KGBSD vs local nonprofits
October 20, 2010
The Ketchikan Gateway Borough School District s FY2011 budget is roughly $33 million for 2100 students. The Federal Secure Rural School Act will provide approximately $1.2 million to KGBSD in FY2012 or just over 3% of their current budget. After FY2012, barring reenactment, this amount will drop to $35,000. Instead of reining in their budget due to falling revenues, the district is expanding their programs and looking to the local community to make up the difference.
Alaska SB 236, as amended by the legislature, allows for tax credits for cash contributions by taxpayers for certain educational purposes and facilities. This sounds like a good thing until you consider the potential effect on local charitable contributions to community nonprofits. Ketchikan is a very generous community, but there is a finite amount of money available for charitable causes. $1.2 million is a significant amount of money to divert from our local nonprofit stream to the school district which is already securely funded from our taxes.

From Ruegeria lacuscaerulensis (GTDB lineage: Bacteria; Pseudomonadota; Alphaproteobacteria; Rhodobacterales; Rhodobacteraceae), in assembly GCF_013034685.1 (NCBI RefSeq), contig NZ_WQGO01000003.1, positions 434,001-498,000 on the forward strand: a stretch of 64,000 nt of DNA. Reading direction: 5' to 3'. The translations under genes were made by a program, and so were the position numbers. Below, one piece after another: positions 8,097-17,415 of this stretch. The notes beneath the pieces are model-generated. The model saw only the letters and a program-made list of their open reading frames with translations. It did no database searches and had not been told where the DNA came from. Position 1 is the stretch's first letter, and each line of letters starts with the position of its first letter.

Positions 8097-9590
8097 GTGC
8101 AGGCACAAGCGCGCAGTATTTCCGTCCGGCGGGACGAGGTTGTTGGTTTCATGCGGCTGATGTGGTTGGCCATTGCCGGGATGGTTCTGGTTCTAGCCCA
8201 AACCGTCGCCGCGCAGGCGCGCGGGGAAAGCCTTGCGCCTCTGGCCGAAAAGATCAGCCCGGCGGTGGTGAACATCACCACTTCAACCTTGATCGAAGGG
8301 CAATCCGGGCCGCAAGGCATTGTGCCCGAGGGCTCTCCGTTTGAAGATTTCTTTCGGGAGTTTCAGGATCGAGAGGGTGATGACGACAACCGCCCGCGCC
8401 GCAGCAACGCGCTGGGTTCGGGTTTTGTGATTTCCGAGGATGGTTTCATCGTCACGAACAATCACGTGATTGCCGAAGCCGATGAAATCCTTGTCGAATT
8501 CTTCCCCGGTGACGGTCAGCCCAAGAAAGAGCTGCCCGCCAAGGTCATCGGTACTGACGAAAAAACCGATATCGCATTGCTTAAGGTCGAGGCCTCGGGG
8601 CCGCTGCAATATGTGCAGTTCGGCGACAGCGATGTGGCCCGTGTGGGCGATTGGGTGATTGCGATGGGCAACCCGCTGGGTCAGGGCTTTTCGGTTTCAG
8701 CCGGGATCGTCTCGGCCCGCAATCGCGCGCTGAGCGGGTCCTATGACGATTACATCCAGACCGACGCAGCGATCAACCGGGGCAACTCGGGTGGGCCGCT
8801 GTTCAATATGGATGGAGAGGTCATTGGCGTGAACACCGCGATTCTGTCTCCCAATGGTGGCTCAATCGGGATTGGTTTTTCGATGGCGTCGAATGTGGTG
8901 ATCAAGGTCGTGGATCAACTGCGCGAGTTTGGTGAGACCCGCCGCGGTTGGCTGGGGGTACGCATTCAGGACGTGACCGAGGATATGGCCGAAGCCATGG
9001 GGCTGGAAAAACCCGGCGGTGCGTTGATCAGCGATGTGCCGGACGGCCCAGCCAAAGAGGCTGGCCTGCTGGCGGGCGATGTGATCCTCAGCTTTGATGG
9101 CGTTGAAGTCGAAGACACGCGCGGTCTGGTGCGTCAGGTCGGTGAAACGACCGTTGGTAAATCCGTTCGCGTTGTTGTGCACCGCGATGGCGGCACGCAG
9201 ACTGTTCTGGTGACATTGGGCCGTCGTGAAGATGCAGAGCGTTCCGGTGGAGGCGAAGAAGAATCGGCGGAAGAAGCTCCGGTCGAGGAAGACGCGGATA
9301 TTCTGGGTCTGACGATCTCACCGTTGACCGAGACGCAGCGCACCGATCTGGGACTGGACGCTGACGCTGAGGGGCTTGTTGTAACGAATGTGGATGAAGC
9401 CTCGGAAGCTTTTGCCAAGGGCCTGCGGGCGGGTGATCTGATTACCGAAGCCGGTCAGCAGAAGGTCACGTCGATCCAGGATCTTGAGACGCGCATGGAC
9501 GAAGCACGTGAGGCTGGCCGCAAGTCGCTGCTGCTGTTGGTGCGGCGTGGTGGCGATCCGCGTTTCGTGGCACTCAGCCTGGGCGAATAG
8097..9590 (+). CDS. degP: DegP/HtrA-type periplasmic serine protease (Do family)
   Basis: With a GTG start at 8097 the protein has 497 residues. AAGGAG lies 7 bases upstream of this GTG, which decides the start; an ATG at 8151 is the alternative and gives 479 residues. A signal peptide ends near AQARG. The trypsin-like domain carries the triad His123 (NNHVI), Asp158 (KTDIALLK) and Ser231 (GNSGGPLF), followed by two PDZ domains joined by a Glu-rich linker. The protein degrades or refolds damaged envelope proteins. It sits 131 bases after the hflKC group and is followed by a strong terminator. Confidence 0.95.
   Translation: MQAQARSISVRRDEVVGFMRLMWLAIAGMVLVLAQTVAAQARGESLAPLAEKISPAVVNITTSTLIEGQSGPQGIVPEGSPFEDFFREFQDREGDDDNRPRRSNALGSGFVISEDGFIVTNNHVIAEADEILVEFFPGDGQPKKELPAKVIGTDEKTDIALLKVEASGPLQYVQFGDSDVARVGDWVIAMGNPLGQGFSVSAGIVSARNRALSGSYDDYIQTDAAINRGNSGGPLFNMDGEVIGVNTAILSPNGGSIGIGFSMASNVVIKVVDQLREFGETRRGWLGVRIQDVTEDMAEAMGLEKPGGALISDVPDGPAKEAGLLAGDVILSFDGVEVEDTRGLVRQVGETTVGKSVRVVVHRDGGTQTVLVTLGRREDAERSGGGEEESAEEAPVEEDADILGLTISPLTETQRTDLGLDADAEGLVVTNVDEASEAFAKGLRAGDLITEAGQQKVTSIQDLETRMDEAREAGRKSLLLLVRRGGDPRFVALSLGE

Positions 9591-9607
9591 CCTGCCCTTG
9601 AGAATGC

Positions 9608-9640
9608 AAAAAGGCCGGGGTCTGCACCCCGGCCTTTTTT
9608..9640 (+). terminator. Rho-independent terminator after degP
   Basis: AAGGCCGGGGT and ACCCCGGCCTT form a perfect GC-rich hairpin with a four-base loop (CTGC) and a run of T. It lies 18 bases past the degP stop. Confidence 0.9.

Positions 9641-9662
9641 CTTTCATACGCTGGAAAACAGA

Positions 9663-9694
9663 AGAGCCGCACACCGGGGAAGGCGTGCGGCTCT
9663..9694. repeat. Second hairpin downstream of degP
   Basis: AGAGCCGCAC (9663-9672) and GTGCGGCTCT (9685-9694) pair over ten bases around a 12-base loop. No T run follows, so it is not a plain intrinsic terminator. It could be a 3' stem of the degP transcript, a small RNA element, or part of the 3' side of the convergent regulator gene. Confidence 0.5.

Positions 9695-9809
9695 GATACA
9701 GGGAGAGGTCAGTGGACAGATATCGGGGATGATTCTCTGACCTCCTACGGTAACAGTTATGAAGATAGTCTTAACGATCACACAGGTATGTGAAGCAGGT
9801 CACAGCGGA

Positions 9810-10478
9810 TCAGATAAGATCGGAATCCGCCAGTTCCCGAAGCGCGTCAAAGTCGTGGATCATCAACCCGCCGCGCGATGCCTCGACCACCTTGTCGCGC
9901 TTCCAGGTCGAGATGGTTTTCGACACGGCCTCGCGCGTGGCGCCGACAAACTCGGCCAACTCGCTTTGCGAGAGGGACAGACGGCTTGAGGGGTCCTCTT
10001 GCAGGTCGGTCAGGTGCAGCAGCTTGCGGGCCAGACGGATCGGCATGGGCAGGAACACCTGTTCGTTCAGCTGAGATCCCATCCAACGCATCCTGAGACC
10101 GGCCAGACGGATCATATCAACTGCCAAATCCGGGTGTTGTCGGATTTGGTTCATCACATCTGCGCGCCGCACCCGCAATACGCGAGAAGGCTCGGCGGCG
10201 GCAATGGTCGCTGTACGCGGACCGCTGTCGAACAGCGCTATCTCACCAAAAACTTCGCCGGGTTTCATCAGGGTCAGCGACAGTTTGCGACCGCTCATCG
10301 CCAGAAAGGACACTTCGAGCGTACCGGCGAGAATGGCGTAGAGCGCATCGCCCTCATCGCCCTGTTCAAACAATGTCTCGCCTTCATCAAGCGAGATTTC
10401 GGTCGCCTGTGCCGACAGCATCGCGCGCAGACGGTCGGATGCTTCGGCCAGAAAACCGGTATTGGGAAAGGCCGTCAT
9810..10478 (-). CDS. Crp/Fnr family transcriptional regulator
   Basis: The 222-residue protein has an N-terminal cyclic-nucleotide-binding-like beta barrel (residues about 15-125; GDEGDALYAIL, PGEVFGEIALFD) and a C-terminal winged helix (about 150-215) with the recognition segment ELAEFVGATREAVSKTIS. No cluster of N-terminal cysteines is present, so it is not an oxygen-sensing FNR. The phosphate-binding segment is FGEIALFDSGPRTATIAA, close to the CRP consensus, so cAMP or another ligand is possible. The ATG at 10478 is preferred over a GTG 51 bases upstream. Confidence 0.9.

If the Ketchikan Gateway Borough School District goes after local businesses to supplement their core budget as the superintendent has indicated, I think the community as a whole will lose. For example, WalMart recently gave a very generous donation of $25,000 to a local nonprofit that serves some of Ketchikan's most vulnerable citizens. This amount will go a long way toward helping this organization provide services to the community for the entire winter. In comparison, $25,000 funds just over 1 hour of the school district's budget ($21,738 per hour based on 8 hours per day and 192 days per year operation). WalMart is one of the local businesses the school superintendent has approached for funding.
KGBSD needs to limit spending and not syphon resources from other local organizations.
About: "Borough Assembly member and citizen concerned about education issues"
Received October 20, 2010 - Published October 20, 2010
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